Eating off the (yoga) mat

Last post I closed with “more to come” about my listener, Mike, who was at my presentation some weeks ago on how we can de-stress…

Mike, (whose name I changed and if you recognize yourself here, “Mike,” I hope you won’t be offended that I’m sharing this right now) came up to me after I talked with his group. He wanted to share his discomfort at experiencing big jumps in stress levels after having returned to the US from a long stay in Thailand.                                          

He wistfully described hour long massages for half the price one pays here in the US, and fresh, fresh foods that leave one full and satisfied–unlike most meals served here where he never quite feels like he’s had enough.

He said he gained over 15 pounds since coming back to the States in February, and knew it’s been part diet–part stress levels that’s made the change in him.

Mike, even without having the same experience of leaving the country and then coming back, so many of us can sense the same pervasive discomfort in our lifestyles as you do.

There really is so much to address on Mike’s behalf, but for now, I’m going to just bite off what I can, such as, how can Mike reduce cortisol levels–that stress hormone that tends to build up the dangerous belly fat?

One very effective way is to recognize our own power.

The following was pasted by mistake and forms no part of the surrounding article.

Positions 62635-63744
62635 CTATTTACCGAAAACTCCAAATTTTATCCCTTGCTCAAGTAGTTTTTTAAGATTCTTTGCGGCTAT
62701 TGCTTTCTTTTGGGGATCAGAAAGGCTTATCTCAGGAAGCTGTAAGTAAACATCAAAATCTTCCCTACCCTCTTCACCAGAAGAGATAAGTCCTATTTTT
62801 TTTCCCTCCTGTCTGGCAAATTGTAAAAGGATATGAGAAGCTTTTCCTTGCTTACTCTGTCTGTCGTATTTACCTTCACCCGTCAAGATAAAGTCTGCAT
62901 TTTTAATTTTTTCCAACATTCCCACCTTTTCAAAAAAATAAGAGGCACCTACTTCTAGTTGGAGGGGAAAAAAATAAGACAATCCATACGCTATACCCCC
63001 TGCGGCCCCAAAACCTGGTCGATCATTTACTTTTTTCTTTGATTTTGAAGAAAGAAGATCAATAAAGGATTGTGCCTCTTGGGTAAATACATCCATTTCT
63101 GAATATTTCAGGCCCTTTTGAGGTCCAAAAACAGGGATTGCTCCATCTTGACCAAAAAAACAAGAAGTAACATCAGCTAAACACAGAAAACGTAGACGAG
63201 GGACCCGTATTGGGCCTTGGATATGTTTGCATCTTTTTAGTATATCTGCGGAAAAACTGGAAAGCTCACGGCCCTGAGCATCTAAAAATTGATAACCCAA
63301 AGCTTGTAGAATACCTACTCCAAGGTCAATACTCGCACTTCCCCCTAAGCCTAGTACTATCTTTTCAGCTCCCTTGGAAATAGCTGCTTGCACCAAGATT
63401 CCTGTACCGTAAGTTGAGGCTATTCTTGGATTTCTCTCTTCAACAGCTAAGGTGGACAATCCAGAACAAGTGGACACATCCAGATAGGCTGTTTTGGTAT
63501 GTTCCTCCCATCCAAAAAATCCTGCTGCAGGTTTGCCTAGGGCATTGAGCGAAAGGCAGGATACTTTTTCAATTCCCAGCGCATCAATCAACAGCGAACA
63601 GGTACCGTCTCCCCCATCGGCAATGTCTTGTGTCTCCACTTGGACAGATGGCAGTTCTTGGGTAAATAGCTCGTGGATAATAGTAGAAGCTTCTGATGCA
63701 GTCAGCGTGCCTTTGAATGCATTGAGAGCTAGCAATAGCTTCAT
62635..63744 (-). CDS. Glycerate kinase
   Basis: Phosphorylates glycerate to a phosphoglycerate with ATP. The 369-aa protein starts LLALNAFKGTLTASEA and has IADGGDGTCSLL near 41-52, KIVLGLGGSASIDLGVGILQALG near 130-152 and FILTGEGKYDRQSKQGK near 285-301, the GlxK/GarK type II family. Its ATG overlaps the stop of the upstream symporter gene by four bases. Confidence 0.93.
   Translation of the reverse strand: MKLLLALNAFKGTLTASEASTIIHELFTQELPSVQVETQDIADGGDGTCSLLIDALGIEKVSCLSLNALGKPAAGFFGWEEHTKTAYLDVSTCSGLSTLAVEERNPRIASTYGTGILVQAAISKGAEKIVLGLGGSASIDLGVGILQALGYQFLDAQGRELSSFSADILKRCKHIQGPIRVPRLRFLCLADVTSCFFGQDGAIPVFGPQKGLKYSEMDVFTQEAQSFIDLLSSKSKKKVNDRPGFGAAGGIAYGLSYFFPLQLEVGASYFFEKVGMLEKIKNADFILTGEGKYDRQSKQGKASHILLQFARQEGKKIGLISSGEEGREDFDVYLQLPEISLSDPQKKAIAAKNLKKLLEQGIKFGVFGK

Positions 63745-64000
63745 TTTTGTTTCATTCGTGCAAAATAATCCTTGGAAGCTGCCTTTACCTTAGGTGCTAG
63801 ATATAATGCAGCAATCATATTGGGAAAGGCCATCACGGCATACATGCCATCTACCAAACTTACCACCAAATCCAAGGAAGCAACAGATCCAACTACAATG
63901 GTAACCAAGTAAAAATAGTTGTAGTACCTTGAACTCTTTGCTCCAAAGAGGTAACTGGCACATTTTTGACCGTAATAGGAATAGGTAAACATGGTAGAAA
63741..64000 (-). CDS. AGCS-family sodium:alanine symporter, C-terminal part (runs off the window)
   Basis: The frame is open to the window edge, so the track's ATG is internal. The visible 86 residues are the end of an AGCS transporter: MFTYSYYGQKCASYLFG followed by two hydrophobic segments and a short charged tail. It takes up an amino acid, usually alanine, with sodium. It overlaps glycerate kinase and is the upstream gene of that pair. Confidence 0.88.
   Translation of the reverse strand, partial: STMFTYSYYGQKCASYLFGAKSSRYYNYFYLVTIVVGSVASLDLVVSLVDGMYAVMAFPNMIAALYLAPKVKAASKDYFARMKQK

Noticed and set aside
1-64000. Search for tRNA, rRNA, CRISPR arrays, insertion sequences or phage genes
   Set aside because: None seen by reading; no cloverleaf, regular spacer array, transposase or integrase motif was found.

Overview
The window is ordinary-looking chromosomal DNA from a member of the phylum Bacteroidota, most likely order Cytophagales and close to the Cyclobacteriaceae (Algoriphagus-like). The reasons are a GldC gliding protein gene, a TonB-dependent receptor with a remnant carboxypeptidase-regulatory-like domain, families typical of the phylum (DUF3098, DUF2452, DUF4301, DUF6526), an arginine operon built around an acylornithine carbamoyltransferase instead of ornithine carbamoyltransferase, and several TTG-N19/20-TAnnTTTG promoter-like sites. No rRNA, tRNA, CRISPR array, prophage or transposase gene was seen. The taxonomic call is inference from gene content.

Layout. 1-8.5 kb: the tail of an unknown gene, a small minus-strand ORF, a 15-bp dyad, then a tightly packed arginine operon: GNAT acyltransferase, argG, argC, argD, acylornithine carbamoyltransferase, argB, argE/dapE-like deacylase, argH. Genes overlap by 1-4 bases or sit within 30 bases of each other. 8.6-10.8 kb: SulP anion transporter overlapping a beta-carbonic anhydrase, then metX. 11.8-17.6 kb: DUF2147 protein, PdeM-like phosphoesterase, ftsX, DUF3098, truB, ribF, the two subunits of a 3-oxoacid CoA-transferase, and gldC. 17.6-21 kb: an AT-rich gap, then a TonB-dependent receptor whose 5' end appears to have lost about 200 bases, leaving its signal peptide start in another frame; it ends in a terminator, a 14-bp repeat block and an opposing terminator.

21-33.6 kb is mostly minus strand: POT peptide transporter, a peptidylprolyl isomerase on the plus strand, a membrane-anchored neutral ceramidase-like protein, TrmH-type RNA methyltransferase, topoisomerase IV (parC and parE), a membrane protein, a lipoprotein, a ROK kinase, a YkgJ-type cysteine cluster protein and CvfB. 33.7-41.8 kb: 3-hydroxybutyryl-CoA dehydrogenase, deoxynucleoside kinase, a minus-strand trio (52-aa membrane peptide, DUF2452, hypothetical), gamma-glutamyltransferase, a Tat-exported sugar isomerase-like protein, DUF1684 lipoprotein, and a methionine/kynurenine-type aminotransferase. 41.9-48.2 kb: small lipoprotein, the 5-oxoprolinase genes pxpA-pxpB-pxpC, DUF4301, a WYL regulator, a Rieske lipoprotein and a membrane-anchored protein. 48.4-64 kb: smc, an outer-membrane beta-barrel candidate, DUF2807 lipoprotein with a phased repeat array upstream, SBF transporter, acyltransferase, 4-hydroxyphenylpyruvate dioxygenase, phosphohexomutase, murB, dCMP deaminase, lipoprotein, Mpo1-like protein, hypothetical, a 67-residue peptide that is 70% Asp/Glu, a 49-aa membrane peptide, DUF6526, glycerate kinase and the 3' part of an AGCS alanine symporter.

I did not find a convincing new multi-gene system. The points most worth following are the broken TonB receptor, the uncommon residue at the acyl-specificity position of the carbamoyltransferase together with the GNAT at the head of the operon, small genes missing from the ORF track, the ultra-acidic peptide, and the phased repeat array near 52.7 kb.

Internal power.

Kris Carr, wellness activist and cancer “thriver” gave a lovely analogy at a recent “Wanderlust” Festival. She realized after taking a yoga class that the yoga mat she sat on to encourage alert mindfulness of her practice could also be found IN her—

her tongue, that is!

The tongue is a great yoga MAT, she said.

She explained:

Your tongue can help you choose to remain supremely conscious of the food you take in,  as well as the words you choose to speak with it–

you can choose to make conscious a mostly un-conscious practice in our truly wigged-out, distracted lives—

as in —

how we eat  (With a cell phone? In the car? In a big rush?)

how we speak  (With powerlessness? Hopelessness? Victim-like?)

If this sounds like a big over-simplification, or doesn’t seem to address Mike’s concerns at all, I can understand.

I’m just going to finish by saying that this could be considered Part 1 to a multi-hued layer of an answer to the chronic, weight inducing, nerve-busting levels of stress that so many of us experience today.

Yes, there is help…

but not the instant kind that comes from a pill.

It’s a vital and deeply transformative kind of aid.

More to share about that…

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